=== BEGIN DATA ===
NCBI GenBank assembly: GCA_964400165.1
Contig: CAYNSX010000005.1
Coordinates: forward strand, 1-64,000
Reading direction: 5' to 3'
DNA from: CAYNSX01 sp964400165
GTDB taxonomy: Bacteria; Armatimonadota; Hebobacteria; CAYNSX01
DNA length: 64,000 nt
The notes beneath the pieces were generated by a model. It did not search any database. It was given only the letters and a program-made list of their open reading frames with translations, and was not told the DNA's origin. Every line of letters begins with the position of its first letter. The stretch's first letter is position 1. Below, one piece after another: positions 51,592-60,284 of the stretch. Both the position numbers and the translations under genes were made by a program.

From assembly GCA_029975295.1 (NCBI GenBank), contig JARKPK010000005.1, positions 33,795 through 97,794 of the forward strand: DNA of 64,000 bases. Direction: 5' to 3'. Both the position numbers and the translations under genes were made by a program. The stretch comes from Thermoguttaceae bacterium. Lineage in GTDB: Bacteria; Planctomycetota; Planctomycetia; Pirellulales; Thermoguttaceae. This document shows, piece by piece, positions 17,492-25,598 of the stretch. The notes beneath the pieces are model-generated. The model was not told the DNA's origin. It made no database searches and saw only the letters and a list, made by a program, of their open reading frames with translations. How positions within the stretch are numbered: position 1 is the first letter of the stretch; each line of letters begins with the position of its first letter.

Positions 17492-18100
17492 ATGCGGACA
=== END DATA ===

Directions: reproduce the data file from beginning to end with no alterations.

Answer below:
NCBI GenBank assembly: GCA_964400165.1
Contig: CAYNSX010000005.1
Coordinates: forward strand, 1-64,000
Reading direction: 5' to 3'
DNA from: CAYNSX01 sp964400165
GTDB taxonomy: Bacteria; Armatimonadota; Hebobacteria; CAYNSX01
DNA length: 64,000 nt
The notes beneath the pieces were generated by a model. It did not search any database. It was given only the letters and a program-made list of their open reading frames with translations, and was not told the DNA's origin. Every line of letters begins with the position of its first letter. The stretch's first letter is position 1. Below, one piece after another: positions 51,592-60,284 of the stretch. Both the position numbers and the translations under genes were made by a program.

From assembly GCA_029975295.1 (NCBI GenBank), contig JARKPK010000005.1, positions 33,795 through 97,794 of the forward strand: DNA of 64,000 bases. Direction: 5' to 3'. Both the position numbers and the translations under genes were made by a program. The stretch comes from Thermoguttaceae bacterium. Lineage in GTDB: Bacteria; Planctomycetota; Planctomycetia; Pirellulales; Thermoguttaceae. This document shows, piece by piece, positions 17,492-25,598 of the stretch. The notes beneath the pieces are model-generated. The model was not told the DNA's origin. It made no database searches and saw only the letters and a list, made by a program, of their open reading frames with translations. How positions within the stretch are numbered: position 1 is the first letter of the stretch; each line of letters begins with the position of its first letter.

Positions 17492-18100
17492 ATGCGGACA